Friday, 19th January 2018
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Research shows that most people will have at least three careers during their lifetime. This means developing new skills and knowledge, often in unexpected areas. During September Gallery 20ten in Lombard Street hosts an exhibition of sculptures made by people setting out in such new directions.

The show called ‘Earth, Wood and Fire’ , includes pieces made in glazed and unglazed ceramics, wood, metal and even resin. Most of the artists had previous careers such as Electrician, Home-maker, Musician or Carpet Layer. The show highlights the great creative potential that exists in so-called ‘ordinary people’.

A remarkably diverse range of ideas and styles have emerged from the artists’ skilled hands.

Another unusual aspect of the show is that it includes three works donated by artist Gerry Walshe.

All proceeds from the sale of these pieces will go to Focus Ireland and the Hope Foundation. So come along to Gallery 20ten and admire the amazing works created by these emerging talents.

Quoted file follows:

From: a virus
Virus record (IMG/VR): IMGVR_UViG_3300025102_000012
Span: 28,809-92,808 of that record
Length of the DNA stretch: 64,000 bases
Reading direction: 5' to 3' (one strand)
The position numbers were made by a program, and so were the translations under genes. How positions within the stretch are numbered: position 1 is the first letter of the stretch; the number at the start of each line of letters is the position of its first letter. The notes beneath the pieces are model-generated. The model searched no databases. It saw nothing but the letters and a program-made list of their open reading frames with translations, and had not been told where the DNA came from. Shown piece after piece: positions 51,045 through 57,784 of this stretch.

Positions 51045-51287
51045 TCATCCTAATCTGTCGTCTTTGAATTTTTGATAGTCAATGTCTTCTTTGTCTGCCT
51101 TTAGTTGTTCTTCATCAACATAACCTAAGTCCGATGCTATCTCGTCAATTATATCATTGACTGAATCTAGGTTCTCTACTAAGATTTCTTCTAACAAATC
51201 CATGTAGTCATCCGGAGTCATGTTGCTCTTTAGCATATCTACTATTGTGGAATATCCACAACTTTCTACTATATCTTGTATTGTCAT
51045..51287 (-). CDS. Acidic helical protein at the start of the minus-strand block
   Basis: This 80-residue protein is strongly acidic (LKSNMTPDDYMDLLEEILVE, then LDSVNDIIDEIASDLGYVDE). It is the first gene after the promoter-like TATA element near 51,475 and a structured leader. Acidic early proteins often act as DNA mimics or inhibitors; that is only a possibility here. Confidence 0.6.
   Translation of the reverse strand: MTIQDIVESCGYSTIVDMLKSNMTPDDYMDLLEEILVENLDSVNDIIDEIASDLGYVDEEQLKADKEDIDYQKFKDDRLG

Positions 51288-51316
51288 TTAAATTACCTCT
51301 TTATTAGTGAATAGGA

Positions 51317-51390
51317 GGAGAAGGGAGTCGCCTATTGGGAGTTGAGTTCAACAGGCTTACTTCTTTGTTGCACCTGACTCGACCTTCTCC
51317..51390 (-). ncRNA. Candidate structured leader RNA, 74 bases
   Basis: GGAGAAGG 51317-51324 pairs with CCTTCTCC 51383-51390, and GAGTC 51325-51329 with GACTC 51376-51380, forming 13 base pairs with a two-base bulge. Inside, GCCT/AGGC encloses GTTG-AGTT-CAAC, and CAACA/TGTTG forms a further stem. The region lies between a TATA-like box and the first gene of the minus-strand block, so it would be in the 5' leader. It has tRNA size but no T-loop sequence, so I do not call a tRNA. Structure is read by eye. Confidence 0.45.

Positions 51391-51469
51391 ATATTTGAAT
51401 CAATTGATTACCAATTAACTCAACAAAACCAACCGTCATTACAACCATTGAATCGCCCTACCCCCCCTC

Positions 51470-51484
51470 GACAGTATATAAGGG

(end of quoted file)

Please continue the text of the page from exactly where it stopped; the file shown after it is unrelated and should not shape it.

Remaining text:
The exhibition is open 1-5pm Wednesday to Saturday (inclusive) until September 23rd, 2017. It forms part of Gallery 20ten’s Community Interaction programme.

The artworks on display have mainly been created by members of the Traditional Skills Community Employment Scheme in Waterford’s Johnstown Industrial Estate. The scheme focuses on three broad areas: Woodworking, Ceramics and Boat Building. Participants learn by sharing their skills and working with skilled craftspeople. They also undertake QQI certified courses. Under tutor Bobby Harris members have successfully completed QQI level 5 courses such as Sculpture and Ceramics. They have learned Boat Building from Michael Dunne. Waterford-based Sculptor Conor Rush .has also taught them Woodcarving .

Scheme Supervisor Kay Sinnot Browne says that “We try to maintain an atmosphere where all sorts of people can explore new skills and develop their creativity.”

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